Artopolis 2007: Outsider and Folk Art
of the first Chicago Artopolis event,
I came across this figure
by a barely known carver from Ranger, Texas
named W. L.Bourdeau.
There are many, different reasons for liking something,
and maybe exhaustion had something to do
with why I found this piece so attractive.
It's such a contrast
to the overwhelming theme
of the the 10,000 pieces I'd already passed that day,
each trying to be stranger and more disturbing than the next
While I do get the feeling that old W.L.
was just trying to please himself
with the things he liked to contemplate,
like the bodies of young women
or the eternal dramas of family life.
These thing were dated 1955-1960,
but the gallery offered no other information
about the artist -- his anonymity
qualifying him as a genuine folk artist.
(although, in a reality check, there's only 2500 souls in Ranger, Texas,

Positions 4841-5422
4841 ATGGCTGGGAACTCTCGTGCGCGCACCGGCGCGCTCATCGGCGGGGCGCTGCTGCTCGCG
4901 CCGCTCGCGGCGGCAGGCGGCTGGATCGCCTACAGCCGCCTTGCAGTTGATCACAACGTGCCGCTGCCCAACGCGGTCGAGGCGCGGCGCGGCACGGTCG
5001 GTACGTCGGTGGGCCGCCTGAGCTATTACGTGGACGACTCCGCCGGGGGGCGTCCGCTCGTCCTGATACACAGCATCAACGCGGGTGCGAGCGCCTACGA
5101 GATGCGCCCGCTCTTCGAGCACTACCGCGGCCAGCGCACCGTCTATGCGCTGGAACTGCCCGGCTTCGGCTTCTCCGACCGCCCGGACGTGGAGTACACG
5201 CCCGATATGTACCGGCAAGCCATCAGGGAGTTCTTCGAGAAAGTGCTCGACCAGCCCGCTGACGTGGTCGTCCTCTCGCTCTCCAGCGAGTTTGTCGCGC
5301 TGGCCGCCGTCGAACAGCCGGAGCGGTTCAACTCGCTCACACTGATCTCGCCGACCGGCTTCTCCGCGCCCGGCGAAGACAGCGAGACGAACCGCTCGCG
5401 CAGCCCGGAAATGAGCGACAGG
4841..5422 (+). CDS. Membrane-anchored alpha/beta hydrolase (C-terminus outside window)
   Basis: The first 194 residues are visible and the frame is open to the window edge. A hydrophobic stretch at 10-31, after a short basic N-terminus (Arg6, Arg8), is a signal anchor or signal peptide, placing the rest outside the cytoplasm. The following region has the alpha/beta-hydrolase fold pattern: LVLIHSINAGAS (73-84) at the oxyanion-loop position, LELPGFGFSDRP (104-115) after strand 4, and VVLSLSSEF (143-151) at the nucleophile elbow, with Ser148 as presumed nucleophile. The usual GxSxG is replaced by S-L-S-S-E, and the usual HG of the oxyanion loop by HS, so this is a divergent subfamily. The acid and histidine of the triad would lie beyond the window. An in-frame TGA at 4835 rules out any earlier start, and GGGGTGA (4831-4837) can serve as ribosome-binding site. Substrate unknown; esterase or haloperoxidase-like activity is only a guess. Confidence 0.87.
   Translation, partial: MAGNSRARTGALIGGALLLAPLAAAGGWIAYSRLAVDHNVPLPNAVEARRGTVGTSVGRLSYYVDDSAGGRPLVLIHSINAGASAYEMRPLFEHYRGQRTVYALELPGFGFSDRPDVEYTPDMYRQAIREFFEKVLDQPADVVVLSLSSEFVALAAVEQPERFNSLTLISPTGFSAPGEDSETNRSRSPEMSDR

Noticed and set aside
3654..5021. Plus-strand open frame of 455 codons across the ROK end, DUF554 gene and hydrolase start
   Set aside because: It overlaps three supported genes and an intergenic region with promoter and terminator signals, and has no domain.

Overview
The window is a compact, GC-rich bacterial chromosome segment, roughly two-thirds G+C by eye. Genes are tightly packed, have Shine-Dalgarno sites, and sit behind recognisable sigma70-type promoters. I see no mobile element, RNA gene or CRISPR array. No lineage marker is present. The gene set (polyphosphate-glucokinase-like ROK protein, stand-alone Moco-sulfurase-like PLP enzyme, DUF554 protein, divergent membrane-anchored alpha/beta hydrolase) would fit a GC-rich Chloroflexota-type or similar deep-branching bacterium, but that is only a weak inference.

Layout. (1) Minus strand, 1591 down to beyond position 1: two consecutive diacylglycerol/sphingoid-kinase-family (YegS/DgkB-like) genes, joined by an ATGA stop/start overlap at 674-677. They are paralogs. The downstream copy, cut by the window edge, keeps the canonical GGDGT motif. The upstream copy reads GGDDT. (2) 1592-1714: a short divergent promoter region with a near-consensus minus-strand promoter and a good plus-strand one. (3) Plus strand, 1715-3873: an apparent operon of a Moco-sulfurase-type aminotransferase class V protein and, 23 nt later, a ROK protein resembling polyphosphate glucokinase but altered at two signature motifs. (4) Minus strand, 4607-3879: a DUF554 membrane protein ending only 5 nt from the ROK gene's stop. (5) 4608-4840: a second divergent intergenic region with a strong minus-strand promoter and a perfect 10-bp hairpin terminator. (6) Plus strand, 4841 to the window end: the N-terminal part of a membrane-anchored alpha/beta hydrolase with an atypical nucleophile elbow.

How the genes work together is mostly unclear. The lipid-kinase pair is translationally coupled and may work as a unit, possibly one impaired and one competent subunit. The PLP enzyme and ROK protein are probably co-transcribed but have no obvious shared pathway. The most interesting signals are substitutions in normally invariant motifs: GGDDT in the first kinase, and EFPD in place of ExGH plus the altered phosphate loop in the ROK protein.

a rural town on the dusty road from Fort Worth to Abilene,
people named Bourdeau still live there,
and I'm sure Lori drives through there every month. )
W.L. was well within the dominant trend of
American sculpture of the 30's and 40's,
so even if he didn't go to art school (and maybe he did),
he had to have some connection to the artworld of his time.
Maybe that's why his work really isn't selling for very much.
(at $2800 retail for a 17" carving,
he still wouldn't be able to live off his sculpture,
even in Ranger Texas)
And unlike the really famous outsider artists
(like our very own Henry Darger ), he doesn't seem to have been a borderline psychotic.
Here's the only other piece I enjoyed from the
Intuit Show of Folk and Outsider Art
This quilt attributed to
African-Americans in southern Alabama in the 1920's
I found it to be a very enjoyable, almost musicial pattern,
that seems to be spinning off into infinite variability.
This was a designer who seemed to be enjoying herself,
rather than suffering under the crushing weight of modernity.